In his TED Talk, Clint Smith talks about the rules his parents set, which effectively stripped away parts of his childhood, “just so that I could come home at night.”
As this video demonstrates, racial equality includes seeing people as who they are, not what they look like.
The law enforcement system has been constructed to treat us like sub-human suspects. For some people this comes as a surprise. For others, it is simply reality.
As part of a joint project between the Because of Them, We Can initiative and Nickelodeon, in which kids portray distinguished African Americans, young girls in this video pay tribute to poet Maya Angelou.
RH Reality Check interviewed Giuliano via email earlier this week about the success of his hashtag and the importance of showing that Black history is more far-reaching and embedded in our present-day social structures than state education departments and local school districts would have us believe.
A new report from the National Latina Institute for Reproductive Health and the Center for Reproductive Rights calls on state lawmakers to increase access to contraceptives, cancer screenings, and abortion care and strengthen the social safety net, among other things.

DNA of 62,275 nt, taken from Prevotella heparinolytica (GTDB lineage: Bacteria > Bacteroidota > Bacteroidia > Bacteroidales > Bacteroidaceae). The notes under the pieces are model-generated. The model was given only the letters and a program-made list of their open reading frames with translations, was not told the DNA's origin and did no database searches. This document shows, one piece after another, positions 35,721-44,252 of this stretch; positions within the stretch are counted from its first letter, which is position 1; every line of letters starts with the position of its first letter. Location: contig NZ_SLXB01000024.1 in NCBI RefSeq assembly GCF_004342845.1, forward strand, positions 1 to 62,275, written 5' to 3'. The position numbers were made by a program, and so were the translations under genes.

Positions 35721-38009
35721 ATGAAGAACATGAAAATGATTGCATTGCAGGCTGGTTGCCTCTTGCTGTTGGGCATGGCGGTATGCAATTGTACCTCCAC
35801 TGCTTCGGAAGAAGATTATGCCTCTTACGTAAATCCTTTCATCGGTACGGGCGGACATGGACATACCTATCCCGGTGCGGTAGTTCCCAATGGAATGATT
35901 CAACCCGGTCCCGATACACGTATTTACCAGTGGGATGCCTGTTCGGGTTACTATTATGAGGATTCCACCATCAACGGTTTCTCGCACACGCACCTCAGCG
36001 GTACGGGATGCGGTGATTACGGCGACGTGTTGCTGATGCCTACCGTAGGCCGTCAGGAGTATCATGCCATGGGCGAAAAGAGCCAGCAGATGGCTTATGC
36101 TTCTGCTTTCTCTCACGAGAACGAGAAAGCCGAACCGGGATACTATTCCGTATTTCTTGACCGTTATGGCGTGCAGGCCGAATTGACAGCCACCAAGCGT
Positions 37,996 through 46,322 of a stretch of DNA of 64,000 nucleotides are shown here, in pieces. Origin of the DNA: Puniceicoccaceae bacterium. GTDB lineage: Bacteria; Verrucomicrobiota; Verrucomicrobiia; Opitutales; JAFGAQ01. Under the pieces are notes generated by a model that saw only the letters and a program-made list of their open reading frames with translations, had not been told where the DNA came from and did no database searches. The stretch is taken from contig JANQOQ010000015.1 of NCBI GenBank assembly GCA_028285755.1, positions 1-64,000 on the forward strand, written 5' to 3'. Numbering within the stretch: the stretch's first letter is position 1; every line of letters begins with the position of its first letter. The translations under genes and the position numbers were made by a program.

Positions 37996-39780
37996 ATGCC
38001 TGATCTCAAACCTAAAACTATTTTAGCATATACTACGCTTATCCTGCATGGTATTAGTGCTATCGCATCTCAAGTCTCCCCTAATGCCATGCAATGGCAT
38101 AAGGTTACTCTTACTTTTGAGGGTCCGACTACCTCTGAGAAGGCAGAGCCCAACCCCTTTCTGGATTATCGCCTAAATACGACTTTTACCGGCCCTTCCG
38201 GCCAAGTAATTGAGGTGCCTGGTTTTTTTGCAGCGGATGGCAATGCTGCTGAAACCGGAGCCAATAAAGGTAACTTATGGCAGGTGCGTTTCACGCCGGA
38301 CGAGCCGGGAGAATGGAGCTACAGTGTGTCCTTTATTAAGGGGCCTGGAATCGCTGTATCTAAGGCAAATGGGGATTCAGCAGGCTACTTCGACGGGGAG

The agenda is “a powerful platform for us to really organize ourselves, to speak on our own behalf, and to be at the table when decisions are being made about us,” said La’Tasha Mayes, founder and executive director at New Voices Pittsburgh.
Native American women experience the highest rates of sexual assault in the country. Some of this is clearly the result of sexualizing and devaluing stereotypes white men are still taught about Native women—including Native mascotry.
In light of the recent discussions about police violence and racial profiling, Melissa Harris-Perry gives a brief history lesson on police practices throughout the country.
Only when our society acknowledges what Black women are doing and have been doing to advance equality for all will people truly understand why Black lives matter.